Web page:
I’ve done it again: I ordered more orchids from Orchids by Hausermann. Awhile back I ordered five orchids from them, each on sale, and I was pleased with my order. So I just placed an order for three more orchids (each of which, by the way, is super affordable). Photos below are from the Hausermann’s website and are images of what each of the plant’s blooms should look like. I picked these three because they have pretty unique-looking blooms; they don’t look like your standard Phals. And the second two shown are supposed to be fragrant, which is fairly uncommon in Phals.
Phal. amboinensis ($8!)
Phal. Cranberry Queen ‘Regal’ ($10!)
Phal. mannii x self ($10!)
Because the weather is much warmer than it was when I placed my first order from Hausermann’s, this order should arrive much faster. None of them will be in bloom, or even, in spike, but regardless I’m totally excited!!
Selecting an orchid to buy can be quite a decision. For those who simply want the instant gratification of something lovely to display in their home, the “Oooh, pretty, I’ll take it!” method works just fine. But if you’re buying an orchid with the long term in mind, there are a few things you’ll want to look for before you head to the checkout counter. Bear in mind that these tips are mainly for Phalaenopsis orchids, but the general principles will work for many other orchid varieties as well.
As always, I’ve included photo examples for your viewing pleasure.
Something is poking out of the base of your orchid plant. Is it a new root, or—even more exciting—a flower spike? It can be hard to tell the difference, especially for orchid beginners. In a Phalaenopsis orchid, both roots and spikes are usually green when they begin to emerge, which makes it that much harder to distinguish the two.
I’ve found that with orchids, the easiest way to learn is with our eyes. So, I write bearing visual aids.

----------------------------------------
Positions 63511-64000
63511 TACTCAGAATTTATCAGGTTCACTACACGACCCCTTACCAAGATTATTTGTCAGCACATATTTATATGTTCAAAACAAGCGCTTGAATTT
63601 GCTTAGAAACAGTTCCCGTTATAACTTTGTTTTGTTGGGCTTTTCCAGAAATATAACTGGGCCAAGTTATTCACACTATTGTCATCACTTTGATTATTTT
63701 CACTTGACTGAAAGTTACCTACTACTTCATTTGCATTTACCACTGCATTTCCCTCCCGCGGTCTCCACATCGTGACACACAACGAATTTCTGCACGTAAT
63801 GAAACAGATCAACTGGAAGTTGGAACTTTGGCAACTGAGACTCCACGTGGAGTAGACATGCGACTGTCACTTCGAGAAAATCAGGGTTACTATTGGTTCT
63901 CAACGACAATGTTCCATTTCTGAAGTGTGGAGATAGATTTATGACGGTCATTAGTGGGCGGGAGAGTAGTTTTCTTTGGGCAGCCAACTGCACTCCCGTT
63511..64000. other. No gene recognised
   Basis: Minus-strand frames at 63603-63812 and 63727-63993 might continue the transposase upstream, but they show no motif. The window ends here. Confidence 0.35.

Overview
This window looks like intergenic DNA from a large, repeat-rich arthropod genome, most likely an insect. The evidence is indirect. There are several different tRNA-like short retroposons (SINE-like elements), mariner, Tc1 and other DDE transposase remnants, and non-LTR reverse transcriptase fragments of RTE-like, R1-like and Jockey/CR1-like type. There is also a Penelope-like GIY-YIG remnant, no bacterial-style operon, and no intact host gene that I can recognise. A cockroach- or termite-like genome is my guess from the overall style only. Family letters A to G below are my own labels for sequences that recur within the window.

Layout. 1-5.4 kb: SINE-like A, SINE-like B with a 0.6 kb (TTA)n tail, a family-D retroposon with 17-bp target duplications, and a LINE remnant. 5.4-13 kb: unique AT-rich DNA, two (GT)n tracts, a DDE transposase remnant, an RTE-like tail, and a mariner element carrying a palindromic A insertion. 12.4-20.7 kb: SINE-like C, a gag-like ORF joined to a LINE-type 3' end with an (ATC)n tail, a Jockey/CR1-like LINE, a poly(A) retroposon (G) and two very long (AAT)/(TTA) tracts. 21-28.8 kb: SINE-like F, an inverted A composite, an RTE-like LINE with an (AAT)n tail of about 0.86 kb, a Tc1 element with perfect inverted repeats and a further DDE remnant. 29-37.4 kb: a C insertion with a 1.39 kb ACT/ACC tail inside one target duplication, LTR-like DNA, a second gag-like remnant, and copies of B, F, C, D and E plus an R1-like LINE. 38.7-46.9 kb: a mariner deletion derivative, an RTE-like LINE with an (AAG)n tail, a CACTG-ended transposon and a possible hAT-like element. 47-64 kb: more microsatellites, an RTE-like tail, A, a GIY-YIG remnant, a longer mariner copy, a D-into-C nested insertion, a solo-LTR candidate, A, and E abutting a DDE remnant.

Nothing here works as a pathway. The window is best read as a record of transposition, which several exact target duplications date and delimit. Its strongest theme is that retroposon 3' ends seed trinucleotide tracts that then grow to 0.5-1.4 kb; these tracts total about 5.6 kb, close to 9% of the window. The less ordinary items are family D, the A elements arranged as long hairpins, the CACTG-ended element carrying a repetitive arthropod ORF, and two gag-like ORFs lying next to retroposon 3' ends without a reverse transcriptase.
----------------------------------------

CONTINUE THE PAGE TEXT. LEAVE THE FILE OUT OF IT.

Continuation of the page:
The long silvery thing in this first photo is a healthy, dry root. And the small green nub you see to the right of the long silvery root is a new root beginning to poke out from the plant stem. New Phalaenopsis roots usually appear with a green tip, and as they grow longer they will become silvery near the base of the plant. If you click the photo to view the larger version, you will see there are actually two new roots coming in – the green one on the right that I already mentioned, and a second one just above the longer silver root.
This next photo shows a brand new flower spike growing out of the base of another one of my Phalaenopsis orchids. It’s a slightly brighter green and a tad flattened, with what looks almost like a tiny mitten at the tip. It’s this mitten shape that, for me, is what most easily distinguishes a root from a spike.
In the third photo you can see both a new root (silver, on the left) and a new spike (green mitten, on the right).
Cool, huh? I’m always excited to see ANY new growth on my orchids – whether it be a new root, spike, or leaf – because new growth is a sign of a happy and healthy plant. Of course I’m keeping my fingers crossed for more spikes, because that means MORE FLOWERS! but I’ll take new roots too. Growing orchids at home sure is a good way to strengthen your patience muscle.
Updated to add: I receive many questions from readers about orchids that have leaves and roots growing off of the spike. These are called keikis (baby orchids), and they can be viable plants on their own once their roots grow long enough. I have written a separate post about keikis and what to do with them. Read all about keikis here.
P.S. For another great source of information about how to successfully grow orchids, I recommend signing up for a [Affiliate Link] free Orchids Made Easy newsletter from Ryan “The Orchid Guy.” He brings tons of tips and advice straight to your inbox, every day!